In today's migration economy, similar principles apply. Migrants often have shaky legal status, even if they have documentation. The TUC points out that even where the legal status of migrant workers is insuperable, they are made unaware of their rights and are usually unable to enforce them short of high-risk militancy. This is a situation that is maintained on purpose as it provides low cost labour to both private and public sector institutions. Most migrants live in cramped, collective accomodation, are transported collectively, eat collectively, and any families they support are based in poorer countries where average incomes and prices are lower, thus reducing the amount of any remittance that needs to be sent. Hence, the cost of their labour is reduced. This means that more jobs are created that otherwise could not possibly have been created. The effect of the last big wave of labour migration in the UK, consistent with this outline, was to increase total employment without decreasing unemployment or job vacancies. New jobs were created because employers could afford the cheaper labour, but the old jobs were not filled because they weren't available to migrant workers and because a set of geographical and skill factors excluded local workers from taking those jobs.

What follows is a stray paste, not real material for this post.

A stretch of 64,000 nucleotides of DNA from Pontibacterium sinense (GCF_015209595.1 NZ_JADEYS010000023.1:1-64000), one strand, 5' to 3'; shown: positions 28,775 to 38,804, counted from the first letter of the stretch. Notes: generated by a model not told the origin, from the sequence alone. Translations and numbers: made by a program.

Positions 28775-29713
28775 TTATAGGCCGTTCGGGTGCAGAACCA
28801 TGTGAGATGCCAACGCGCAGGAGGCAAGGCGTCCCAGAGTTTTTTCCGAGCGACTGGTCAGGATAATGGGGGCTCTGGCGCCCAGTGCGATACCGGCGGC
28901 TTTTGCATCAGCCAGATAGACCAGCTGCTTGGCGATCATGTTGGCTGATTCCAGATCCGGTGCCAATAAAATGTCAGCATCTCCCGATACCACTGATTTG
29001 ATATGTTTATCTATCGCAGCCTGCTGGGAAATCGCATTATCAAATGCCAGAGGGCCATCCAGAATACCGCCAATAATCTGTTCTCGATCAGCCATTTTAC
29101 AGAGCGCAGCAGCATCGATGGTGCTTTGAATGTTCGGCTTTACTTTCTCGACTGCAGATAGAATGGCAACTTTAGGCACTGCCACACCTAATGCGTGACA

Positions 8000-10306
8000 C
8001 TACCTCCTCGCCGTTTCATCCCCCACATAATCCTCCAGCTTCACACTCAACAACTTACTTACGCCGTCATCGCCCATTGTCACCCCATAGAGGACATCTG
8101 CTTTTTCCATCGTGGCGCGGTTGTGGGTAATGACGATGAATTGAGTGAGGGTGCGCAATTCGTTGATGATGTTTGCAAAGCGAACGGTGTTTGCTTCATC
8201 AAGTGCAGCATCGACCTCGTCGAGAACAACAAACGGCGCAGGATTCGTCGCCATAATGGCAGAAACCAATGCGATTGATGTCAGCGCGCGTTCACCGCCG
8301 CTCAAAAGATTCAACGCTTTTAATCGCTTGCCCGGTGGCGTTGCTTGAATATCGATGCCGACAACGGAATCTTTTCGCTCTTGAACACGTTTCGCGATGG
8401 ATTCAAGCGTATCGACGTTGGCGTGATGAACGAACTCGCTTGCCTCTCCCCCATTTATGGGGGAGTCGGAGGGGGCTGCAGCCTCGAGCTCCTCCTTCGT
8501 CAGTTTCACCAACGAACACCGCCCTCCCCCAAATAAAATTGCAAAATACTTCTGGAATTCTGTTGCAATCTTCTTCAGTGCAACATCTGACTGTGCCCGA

What this means is that British workers could not, even if they were masochistic enough to want to, work in the same conditions that most migrant workers have to accept. To attempt it would be to attempt a perverse hoax in which one abandoned one's status as a British citizen, fled with one's family to a relatively poor country and gained citizenship there, accepted lower living standards, and then left one's family behind to try to get into the UK, legally or otherwise. Oh, and one would have to forget almost everything one had ever learned, because the first sign that one was socialised in the UK might alert any handler or employer that there's something awry. And the only thing that one would learn from such zaniness is that a worker's position in the global labour market is socially produced, maintained by politico-legal institutions and social forces much larger than any individual worker. The cost of labour is determined by all of these factors, and unemployment is not voluntary. The BBC's programme is an argument for exploitation.

One last point. Ruling class ideology on this subject oscillates between two mutually reinforcing poles. On the one hand, there is a patronising concern for the 'white working class', which scapegoats migrants, black people and 'politically correct' policies for the supposed alienation of white workers from politics. On the other hand, there is a condescending endorsement of the 'work ethic' of immigrants, as if their oppression and exploitation was a fact about their personalities or culture. From a different perspective, this attitude also blames immigrants, in this case for being more available for undignified, hyper-exploitative, low-paid labour than their local counterparts. What neither attitude can admit, what the ruling dogma can never allow, is that workers of whatever status have more in common with one another than with their bosses.